The average length of scenarios is currently 3-5 hours. This creates a challenge in regards to our “block” system on the full days, as there isn’t enough time for three blocks, but two blocks would leave too much “gameless” time. To solve this problem, Fastaval introduced a novella block last year, which we will use in FV2012 as well.

So, again this year, we are looking for summaries for novella scenarios. A novella scenario is typically meant for four players or five players without a gamemaster, but we will not make any requirements in this regard. We will, however, require, that the scenario can be played in max two hours, including introduction and wrap-up. Novellas are, in other words, a somewhat limited scenario idea, perhaps with an oblique approach or point of view, that works fantastic for 1½ hours, but not for 5. In addition, it is a slightly more approachable project for e.g. debutants or scenario writers with kids or exams. We are looking forward to see what exciting ideas this format will produce!

Novellas participate in the Otto Awards on equal terms with all other scenarios.

Grind night

Last year, we offered a particular night block for games with horror, fright and grind. It was so successful, we’ll be bringing it back for Fastaval 2012. We will, however, make two minor adjustments. Firstly, the block will start earlier (but don’t worry, it will still be late night gaming), and secondly, we will only accept grind night novellas. That way, it will be possible for players to participate in more than one game (and the writers will have more player groups). Practically speaking, the players will still sign up for the block and be allocated to games in the “Midnight Lounge”.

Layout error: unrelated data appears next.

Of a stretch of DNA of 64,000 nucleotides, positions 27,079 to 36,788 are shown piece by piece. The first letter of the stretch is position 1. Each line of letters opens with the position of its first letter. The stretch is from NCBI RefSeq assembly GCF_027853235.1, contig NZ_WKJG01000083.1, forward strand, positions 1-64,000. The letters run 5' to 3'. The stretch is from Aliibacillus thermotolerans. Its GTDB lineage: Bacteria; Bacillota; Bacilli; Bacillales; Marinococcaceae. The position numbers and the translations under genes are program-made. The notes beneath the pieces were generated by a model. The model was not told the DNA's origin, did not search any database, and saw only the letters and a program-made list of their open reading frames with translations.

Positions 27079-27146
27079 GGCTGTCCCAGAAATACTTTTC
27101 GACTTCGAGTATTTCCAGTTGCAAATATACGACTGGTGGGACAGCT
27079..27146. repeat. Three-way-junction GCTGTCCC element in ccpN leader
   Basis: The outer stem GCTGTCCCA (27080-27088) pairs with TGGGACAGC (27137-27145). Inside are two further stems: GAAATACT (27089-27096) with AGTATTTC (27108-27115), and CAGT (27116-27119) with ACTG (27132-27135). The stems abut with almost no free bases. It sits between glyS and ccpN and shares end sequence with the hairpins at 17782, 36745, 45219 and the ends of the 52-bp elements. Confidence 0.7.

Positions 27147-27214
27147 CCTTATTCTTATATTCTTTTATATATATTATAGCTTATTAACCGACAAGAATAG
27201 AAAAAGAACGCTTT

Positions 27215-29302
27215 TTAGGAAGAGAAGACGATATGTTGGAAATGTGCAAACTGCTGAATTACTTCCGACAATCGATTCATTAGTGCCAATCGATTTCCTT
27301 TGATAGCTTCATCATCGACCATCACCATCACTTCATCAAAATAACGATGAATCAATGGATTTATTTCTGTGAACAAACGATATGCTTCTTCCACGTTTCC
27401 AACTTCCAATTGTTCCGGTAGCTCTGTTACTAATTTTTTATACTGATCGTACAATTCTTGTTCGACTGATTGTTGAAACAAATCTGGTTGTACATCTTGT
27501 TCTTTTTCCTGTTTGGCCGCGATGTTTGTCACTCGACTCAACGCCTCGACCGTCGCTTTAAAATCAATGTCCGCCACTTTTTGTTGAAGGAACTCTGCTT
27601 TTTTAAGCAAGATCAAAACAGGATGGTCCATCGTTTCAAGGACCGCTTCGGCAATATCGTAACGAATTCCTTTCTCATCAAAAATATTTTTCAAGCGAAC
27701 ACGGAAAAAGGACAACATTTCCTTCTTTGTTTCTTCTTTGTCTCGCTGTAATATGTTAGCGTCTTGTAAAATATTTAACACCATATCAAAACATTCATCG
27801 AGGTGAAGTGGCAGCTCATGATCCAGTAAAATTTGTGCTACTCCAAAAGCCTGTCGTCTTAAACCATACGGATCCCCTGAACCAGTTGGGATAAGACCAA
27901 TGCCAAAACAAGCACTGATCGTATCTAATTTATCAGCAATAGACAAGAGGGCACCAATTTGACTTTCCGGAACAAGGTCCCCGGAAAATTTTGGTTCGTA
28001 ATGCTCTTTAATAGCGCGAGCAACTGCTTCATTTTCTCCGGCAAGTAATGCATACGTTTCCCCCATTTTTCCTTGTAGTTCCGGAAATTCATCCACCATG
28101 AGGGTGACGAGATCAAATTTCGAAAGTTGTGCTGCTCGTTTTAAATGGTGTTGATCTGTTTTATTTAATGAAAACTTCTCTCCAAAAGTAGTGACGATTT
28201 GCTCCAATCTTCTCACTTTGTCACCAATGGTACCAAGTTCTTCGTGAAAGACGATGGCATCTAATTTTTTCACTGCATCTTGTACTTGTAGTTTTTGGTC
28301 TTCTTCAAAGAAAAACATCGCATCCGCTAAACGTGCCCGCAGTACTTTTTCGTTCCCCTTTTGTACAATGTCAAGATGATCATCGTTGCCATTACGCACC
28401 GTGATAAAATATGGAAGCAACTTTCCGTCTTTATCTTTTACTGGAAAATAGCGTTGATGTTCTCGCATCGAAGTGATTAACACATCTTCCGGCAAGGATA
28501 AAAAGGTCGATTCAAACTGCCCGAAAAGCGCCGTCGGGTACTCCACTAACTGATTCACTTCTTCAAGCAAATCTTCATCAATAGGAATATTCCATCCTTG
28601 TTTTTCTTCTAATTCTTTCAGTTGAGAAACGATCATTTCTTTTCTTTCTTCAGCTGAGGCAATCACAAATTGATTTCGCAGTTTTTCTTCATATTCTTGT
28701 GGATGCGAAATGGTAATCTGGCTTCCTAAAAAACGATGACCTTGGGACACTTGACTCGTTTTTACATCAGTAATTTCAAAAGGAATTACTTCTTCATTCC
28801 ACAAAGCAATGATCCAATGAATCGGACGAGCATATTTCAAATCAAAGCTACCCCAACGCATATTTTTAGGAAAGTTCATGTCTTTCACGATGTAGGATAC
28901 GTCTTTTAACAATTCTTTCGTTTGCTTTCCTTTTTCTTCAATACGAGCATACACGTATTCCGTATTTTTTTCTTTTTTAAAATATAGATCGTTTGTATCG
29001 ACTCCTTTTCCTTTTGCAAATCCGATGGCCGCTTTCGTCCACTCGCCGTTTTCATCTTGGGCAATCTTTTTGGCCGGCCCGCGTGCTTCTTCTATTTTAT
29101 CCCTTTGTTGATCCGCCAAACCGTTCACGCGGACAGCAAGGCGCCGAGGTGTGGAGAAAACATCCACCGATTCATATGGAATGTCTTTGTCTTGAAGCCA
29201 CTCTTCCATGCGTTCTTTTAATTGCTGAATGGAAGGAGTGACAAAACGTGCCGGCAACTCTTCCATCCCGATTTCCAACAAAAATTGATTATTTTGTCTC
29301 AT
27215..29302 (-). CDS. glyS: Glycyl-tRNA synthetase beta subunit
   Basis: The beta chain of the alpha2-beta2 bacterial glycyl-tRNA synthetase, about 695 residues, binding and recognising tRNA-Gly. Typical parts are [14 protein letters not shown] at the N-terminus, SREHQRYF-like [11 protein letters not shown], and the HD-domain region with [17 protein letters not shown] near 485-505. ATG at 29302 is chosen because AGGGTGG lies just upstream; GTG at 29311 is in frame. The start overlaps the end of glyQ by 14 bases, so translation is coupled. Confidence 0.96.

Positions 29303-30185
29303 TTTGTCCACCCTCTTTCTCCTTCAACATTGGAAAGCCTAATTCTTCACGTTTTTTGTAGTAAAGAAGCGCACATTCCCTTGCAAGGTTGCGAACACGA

We are looking for novella scenarios inspired by gore films and late night B TV shows with monsters, murderers and darkness, etc. It can be horror, it can be comical or very grim. The most important thing is, it focuses on the terrifying.

Grind night novellas participate in the Otto Awards on equal terms with all other scenarios.


Lastly, we would like to briefly mention live scenarios. Live is more than welcome on Fastaval, both in standard blocks and as novellas or as part of the Grind Night. So, send us your summary, and we will look it over. Please note, that Fastaval has a live coordinator, who will help with the practicalities of live scenarios.

Live scenarios participate in the Otto Awards on equal terms with all other scenarios.